Pump Type Follows:

Tuesday, December 2, 2008

Pumping System Characteristics

Resistance of the system:
Head Pressure is needed to pump the liquid through the system at a certain rate. This pressure has to be high enough to overcome the resistance of the system, which is also called “head”. The total head is the sum of static head and friction head:

1. Static head

Static head is the difference in height between the source and destination of the pumped
liquid (see Figure 2a). Static head is independent of flow (see Figure 2b). The static head at a certain pressure depends on the weight of the liquid and can be calculated with this equation:

Head (in feet) = (Pressure (psi) X 2.31)/Specific gravity

Static head consists of:
  • Static suction head (hS): resulting from lifting the liquid relative to the pump center line. The hS is positive if the liquid level is above pump centerline, and negative if the liquid level is below pump centerline (also called “suction lift)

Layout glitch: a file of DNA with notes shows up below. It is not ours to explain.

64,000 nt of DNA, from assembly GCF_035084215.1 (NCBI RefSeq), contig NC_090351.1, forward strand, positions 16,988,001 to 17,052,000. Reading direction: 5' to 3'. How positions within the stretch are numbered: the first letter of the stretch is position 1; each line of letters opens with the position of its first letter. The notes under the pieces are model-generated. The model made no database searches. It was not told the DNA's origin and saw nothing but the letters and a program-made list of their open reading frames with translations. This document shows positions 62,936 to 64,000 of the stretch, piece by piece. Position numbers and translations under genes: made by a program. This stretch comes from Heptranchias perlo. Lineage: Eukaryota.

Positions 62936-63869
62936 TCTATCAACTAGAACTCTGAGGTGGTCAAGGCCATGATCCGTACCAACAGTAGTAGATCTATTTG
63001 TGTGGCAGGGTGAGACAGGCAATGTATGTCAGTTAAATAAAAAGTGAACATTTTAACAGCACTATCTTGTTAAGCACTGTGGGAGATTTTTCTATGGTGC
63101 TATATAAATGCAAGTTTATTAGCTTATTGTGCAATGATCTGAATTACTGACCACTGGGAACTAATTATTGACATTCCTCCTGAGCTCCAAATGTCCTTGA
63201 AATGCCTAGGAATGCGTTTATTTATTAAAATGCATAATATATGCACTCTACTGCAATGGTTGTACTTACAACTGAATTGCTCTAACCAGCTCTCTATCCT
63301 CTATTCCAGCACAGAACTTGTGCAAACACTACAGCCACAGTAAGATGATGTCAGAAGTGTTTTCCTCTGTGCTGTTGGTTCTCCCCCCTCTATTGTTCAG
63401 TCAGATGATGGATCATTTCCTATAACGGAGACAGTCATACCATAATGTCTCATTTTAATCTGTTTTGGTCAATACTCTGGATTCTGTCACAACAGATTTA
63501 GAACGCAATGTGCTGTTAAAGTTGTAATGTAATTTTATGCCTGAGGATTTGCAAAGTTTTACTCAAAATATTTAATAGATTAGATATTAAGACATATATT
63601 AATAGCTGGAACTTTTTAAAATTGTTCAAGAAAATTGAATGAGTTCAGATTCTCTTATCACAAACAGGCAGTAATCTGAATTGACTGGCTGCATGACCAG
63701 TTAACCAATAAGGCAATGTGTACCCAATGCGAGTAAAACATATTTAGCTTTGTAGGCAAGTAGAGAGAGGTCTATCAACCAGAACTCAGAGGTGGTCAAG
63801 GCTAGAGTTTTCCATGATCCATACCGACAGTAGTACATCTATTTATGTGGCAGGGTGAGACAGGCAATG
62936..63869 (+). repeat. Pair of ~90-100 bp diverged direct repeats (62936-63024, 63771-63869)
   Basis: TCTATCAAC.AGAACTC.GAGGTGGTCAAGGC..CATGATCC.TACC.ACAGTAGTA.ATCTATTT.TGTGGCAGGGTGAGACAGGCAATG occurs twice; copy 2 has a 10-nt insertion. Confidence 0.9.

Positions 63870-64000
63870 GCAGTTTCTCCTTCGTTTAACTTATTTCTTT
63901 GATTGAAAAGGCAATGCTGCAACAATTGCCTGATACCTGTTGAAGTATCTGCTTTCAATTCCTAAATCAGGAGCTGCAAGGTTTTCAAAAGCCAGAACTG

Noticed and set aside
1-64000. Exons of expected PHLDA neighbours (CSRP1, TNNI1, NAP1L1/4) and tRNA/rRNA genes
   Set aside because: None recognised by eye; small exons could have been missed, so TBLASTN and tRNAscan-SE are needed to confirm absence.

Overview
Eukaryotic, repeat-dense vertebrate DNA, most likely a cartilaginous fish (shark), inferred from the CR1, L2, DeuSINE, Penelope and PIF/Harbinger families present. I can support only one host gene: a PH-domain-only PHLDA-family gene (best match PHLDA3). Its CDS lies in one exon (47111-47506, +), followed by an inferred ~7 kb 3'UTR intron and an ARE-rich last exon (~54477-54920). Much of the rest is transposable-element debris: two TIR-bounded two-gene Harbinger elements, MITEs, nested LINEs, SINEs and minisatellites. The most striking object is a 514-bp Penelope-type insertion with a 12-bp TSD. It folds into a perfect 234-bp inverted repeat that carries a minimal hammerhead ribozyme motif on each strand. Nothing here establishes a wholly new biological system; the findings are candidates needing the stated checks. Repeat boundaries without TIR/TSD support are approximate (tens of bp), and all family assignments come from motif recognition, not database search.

• Static discharge head (hd): the vertical distance between the pump centerline and the surface of the liquid in the destination tank.

2. Friction head (hf)

This is the loss needed to overcome that is caused by the resistance to flow in the pipe and fittings. It is dependent on size, condition and type of pipe, number and type of pipe fittings, flow rate, and nature of the liquid. The friction head is proportional to the square of the flow rate as shown in figure 3. A closed loop circulating system only exhibits friction head (i.e. not static head).

Electrical Energy Equipment: Pumps and Pumping Systems

In most cases the total head of a system is a combination of static head and friction head as shown in Figures 4a and 4b.